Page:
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Thread: Aperture and focal length... a question.

  1. #1

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    Aperture and focal length... a question.

    Hey everyone, this is my very first post!

    I'm reasonably new to photography and something a friend of mine said is stuck in my head and really bothering me. It's maybe a bit of a technical question, but here goes. I hope someone can help me untangle this knot I've tied in my brain.

    His statement. "For any given aperture, there is a one focal length which creates a focused photograph." Now I think this is true because I believe I've read this or something equivalent to this elsewhere. But now I'm really confused. If this is in fact generally true, then how can I shoot at a given aperture at different magnifications? Is this statement just not true or am I missing something really basic here. I hope this isn't a dumb question.

    Thanks in advance!

  2. #2
    Rob Douglas's Avatar
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    Rob Douglas
    Welcome woty87 (not sure of your real name it's not in your profile, might want to fix that) I think what you are talking about is probably what most refer to as the "sweet spot" that would be the aperture at which a given lens focal length is its sharpest.

  3. #3
    herbert's Avatar
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    Re: Aperture and focal length... a question.

    Welcome to the forum.

    I think that statement makes no sense as it is. No wonder you are having problems trying to understand it.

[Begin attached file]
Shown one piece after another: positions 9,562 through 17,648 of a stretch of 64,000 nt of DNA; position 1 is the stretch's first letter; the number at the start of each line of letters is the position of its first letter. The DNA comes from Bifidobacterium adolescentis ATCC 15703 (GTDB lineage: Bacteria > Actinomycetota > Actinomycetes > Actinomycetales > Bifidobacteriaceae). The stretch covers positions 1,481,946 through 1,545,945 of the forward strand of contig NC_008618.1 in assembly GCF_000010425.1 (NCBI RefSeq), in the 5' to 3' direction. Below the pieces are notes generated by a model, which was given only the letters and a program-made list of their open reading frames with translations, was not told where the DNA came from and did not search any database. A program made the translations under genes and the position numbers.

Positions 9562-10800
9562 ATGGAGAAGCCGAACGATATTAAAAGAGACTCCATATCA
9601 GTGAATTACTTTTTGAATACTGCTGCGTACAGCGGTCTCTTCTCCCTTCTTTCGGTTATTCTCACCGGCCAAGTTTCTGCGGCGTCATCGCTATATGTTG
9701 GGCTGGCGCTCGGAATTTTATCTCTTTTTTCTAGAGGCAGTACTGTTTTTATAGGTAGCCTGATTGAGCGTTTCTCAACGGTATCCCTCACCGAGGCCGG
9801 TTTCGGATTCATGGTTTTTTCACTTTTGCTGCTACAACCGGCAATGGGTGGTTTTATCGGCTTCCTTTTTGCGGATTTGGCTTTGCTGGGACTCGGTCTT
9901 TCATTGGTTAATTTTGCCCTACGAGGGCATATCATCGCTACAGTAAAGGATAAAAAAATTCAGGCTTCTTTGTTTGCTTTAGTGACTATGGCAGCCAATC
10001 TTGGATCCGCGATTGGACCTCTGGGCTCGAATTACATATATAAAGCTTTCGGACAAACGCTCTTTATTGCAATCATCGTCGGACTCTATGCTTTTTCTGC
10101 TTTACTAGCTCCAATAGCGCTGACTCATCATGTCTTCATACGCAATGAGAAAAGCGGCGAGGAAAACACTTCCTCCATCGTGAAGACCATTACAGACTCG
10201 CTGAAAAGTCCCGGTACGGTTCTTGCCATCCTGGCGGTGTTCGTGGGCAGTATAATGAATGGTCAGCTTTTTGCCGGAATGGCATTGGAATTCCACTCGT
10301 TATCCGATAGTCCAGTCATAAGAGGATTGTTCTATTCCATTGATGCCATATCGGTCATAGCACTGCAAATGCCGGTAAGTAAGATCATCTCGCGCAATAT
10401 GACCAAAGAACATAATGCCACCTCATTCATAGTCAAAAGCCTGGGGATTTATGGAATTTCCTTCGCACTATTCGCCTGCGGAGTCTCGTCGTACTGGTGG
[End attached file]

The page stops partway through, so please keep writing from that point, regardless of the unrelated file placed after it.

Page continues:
There are many things that effect the focus, the most important being the subject to focus on.

    However it is true that on most lenses when you change the aperture the focus distance moves. This is known as focus shift and can effect some lenses with a large maximum aperture enough that you can see it. This can be a problem since cameras focus with the lens at the widest aperture and then close the aperture when taking a photograph. If there is focus shift then the subject will be out of focus. This is annoying.

    However on most lens you will not see the shift (it is within the depth of field for the lens aperture) so you don't have to worry about it.

    Alex
    Last edited by herbert; 10th January 2012 at 01:15 PM.

  4. #4

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    Re: Aperture and focal length... a question.

    Thanks for the replies. I'm glad I found this forum as I try to better understand the fundamental concepts.

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